I normally read an Autobiography or maybe two in between.
They are very well written but extremely graphic and you need some medical knowledge to understand them completely. If you're at all squeamish, don't even attempt.them.. They are brilliantly written and she deserves every accolade received and more.
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Format: Paperback
Each Cornwell novel seems to surpass its predecessor as she grows more confident, and Point of Origin is no exception. The forensic detail has always been gruesomely accurate, but what makes this book work so well is that forensic gore is allied to a real 'voice' for her heroine - world-weary, angry, determined - that conveys her character development more effectively than mere action. Her plots seem to get more complex and satisfying too, with plenty of twists in the tale. Kathy Reichs (see the brilliant Death du Jour) may be the pretender to the throne, but Cornwell is still the Queen. Forensic fans should also check out The Death Pit, by a male writer, Tony Strong, a page-turner mystery about a forensic archeologist. There's clearly still plenty of mileage in the forensic genre - keep the cadavers coming!
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Format: Paperback
Looking at the other reviews posted here, it's pretty clear that opinions of this book fall into two distinctive categories. There are those who loved the book and welcome it into the series of Scarpetta detective novels, and those that are really disappointed with it and feel that Cornwell is either not developing her characters enough, or developing them in the wrong way. Which is why I'm going to sit very firmly on the fence!
In fact I wholeheartedly agree with the later group of critics, Scarpetta has developed into such a driven and exacting personality that she is almost becoming robotic in he attitudes to all walks of life. The fact that she is career minded or practical about most things I can accept, the fact that she is becoming demanding, belittling, downright rude and unfriendly to all she meets is a little harder to accept. If I were her assistant Fielding, I'll tell he where to stick her sharpest scalpel and look for a new job. This woman must be the biggest nightmare in the world to work for!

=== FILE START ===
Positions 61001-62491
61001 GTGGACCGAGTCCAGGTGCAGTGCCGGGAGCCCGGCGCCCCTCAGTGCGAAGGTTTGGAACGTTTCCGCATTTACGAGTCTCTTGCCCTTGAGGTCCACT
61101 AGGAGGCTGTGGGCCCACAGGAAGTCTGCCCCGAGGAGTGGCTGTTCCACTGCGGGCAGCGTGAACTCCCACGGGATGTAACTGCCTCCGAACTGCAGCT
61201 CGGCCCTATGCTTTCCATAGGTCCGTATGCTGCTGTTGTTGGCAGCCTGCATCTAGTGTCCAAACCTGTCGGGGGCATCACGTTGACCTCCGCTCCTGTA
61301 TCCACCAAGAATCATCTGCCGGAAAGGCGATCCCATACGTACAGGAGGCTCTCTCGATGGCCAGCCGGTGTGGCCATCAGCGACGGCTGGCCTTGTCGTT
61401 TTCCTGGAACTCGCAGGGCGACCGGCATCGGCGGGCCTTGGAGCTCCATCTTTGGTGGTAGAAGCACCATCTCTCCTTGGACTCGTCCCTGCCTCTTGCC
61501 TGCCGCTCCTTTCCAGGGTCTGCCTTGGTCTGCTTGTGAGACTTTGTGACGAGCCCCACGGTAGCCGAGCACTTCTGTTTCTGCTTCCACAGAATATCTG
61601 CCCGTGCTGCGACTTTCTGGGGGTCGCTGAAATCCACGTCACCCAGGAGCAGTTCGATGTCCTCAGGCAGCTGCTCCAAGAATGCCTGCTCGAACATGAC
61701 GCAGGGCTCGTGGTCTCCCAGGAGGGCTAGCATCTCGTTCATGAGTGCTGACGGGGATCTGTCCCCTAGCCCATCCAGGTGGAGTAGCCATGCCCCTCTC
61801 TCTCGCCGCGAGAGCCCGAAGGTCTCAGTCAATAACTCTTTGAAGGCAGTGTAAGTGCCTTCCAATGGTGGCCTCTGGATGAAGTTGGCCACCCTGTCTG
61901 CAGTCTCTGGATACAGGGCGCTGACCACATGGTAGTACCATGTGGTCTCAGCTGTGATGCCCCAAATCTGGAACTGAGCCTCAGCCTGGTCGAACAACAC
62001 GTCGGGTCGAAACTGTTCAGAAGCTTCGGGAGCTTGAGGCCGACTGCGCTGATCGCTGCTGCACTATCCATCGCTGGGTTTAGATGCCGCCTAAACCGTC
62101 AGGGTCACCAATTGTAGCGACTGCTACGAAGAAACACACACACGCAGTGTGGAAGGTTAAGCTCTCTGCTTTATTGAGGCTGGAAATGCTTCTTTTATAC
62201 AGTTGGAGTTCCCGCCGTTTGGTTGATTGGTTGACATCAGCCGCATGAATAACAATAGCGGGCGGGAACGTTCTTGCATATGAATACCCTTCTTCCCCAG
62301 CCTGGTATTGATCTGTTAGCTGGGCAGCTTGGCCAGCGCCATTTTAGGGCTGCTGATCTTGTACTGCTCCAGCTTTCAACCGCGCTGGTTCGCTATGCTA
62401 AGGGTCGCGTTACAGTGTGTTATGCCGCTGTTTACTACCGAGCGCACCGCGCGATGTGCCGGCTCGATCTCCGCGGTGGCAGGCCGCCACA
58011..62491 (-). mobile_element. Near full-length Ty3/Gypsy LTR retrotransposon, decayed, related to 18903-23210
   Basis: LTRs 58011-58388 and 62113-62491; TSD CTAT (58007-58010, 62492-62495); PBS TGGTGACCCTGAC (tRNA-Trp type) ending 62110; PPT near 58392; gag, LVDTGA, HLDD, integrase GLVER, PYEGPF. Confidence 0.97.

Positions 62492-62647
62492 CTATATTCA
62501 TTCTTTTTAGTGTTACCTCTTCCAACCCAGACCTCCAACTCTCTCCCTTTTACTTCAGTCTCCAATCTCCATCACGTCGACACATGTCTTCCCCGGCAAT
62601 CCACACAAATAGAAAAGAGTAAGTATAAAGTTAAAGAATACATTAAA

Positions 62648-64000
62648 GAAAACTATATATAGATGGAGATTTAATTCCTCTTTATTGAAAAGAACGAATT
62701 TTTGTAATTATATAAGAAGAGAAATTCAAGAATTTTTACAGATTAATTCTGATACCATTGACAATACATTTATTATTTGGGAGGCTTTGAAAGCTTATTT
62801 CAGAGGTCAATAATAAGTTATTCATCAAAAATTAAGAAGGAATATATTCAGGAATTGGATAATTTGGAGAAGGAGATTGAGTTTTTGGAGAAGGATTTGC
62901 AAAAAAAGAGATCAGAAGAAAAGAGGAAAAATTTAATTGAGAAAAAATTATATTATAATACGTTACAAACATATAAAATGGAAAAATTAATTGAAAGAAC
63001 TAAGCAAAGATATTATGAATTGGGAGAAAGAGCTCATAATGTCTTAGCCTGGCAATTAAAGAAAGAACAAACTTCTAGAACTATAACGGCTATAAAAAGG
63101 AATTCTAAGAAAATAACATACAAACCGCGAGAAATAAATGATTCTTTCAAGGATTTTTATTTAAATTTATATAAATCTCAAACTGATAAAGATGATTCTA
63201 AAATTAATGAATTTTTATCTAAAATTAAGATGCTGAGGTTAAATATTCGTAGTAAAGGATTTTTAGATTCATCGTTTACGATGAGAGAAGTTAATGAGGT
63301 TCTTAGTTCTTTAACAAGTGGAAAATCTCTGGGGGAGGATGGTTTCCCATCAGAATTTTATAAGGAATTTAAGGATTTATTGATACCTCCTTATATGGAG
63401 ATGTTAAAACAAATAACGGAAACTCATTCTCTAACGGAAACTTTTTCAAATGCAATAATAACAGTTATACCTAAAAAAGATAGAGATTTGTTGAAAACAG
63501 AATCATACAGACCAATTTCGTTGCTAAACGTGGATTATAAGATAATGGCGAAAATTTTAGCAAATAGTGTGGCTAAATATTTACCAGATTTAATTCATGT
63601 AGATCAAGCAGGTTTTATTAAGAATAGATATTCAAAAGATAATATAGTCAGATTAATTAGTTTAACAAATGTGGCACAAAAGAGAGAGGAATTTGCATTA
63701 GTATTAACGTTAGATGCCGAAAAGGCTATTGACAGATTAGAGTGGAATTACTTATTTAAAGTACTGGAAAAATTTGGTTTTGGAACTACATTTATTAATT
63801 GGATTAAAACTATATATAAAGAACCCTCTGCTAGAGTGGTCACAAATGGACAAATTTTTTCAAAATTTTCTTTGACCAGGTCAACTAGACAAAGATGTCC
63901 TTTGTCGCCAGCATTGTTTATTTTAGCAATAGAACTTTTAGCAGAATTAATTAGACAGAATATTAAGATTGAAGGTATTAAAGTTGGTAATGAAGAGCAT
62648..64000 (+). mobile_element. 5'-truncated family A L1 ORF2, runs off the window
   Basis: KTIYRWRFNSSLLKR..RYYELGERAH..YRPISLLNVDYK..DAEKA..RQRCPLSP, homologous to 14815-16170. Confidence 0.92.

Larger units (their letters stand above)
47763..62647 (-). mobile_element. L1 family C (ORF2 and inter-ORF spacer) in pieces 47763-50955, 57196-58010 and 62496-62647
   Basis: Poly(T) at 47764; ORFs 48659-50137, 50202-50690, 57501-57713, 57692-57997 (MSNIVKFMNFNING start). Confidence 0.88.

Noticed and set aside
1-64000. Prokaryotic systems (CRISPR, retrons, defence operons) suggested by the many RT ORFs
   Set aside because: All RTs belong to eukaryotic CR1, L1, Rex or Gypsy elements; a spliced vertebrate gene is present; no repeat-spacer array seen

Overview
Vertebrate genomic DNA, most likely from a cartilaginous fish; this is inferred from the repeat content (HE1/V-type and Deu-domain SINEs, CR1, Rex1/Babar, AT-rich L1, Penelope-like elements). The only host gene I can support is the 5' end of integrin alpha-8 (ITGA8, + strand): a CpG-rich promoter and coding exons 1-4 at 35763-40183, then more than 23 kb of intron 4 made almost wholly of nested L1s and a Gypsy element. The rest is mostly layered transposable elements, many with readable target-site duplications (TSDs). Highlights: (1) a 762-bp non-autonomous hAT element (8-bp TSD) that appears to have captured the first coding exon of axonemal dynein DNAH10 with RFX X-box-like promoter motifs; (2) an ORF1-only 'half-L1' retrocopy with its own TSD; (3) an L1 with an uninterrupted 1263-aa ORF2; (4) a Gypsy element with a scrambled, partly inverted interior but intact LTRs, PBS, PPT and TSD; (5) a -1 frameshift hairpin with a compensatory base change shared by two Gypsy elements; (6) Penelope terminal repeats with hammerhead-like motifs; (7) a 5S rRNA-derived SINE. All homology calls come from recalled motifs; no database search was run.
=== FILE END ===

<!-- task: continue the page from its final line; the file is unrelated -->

Niece Lucy just hasn't developed at all. Professionally she changes from book to book, learning a new skill as determined by whatever situation Cornwell wants to place her is. One moment she's single handily created the first virtual intelligence robot, next she's flying helicopters for the ATS! What next? Developing a cure for cancer? Breaking the world 100 metres record? And anyway how can such a needy, moaning and winging person be such a professional success? "Ohhh nobody likes me!" weeps the young, beautiful, talented Lucy! "Someone as gifted as Lucy is always going to be lonely" pities Auntie Scarpetta! Well welcome to the real world ladies, now shut up or put up!
My other major gripe with Cornwell is the pages and pages of detailed technical information as if to impress us.
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By A Customer on 12 July 1999
Format: Paperback
I enjoyed the first few of Patricia Cornwell's books, but sadly they seem to have got worse and worse as they appear.
This is one of the worst yet. The story is banal. Characterisation ziltch. Masses of boring detail early on, then the whole thingwrapped up in about ten pages at the end.
I find the continuing baddies from one book to another irritating, and Lucy a pain. The only character I can believe in or have any sympathy for is Moreno.
There is also, for me, an unhealthy streak of FBI worship in many of these books, according to which this agency is the only thing that keeps the world from total collapse..